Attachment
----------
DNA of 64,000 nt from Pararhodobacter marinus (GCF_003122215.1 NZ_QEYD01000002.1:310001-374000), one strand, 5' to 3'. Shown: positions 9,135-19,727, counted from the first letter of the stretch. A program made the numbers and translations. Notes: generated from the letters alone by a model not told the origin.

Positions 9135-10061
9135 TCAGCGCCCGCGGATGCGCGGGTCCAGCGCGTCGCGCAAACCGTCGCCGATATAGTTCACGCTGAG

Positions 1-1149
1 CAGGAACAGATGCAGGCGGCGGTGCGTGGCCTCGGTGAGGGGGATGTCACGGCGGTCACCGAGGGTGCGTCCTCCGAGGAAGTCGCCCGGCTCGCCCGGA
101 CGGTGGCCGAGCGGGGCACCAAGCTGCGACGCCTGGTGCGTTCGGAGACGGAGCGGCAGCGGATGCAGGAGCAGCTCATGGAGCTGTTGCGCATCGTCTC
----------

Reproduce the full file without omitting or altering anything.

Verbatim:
DNA of 64,000 nt from Pararhodobacter marinus (GCF_003122215.1 NZ_QEYD01000002.1:310001-374000), one strand, 5' to 3'. Shown: positions 9,135-19,727, counted from the first letter of the stretch. A program made the numbers and translations. Notes: generated from the letters alone by a model not told the origin.

Positions 9135-10061
9135 TCAGCGCCCGCGGATGCGCGGGTCCAGCGCGTCGCGCAAACCGTCGCCGATATAGTTCACGCTGAG

Positions 1-1149
1 CAGGAACAGATGCAGGCGGCGGTGCGTGGCCTCGGTGAGGGGGATGTCACGGCGGTCACCGAGGGTGCGTCCTCCGAGGAAGTCGCCCGGCTCGCCCGGA
101 CGGTGGCCGAGCGGGGCACCAAGCTGCGACGCCTGGTGCGTTCGGAGACGGAGCGGCAGCGGATGCAGGAGCAGCTCATGGAGCTGTTGCGCATCGTCTC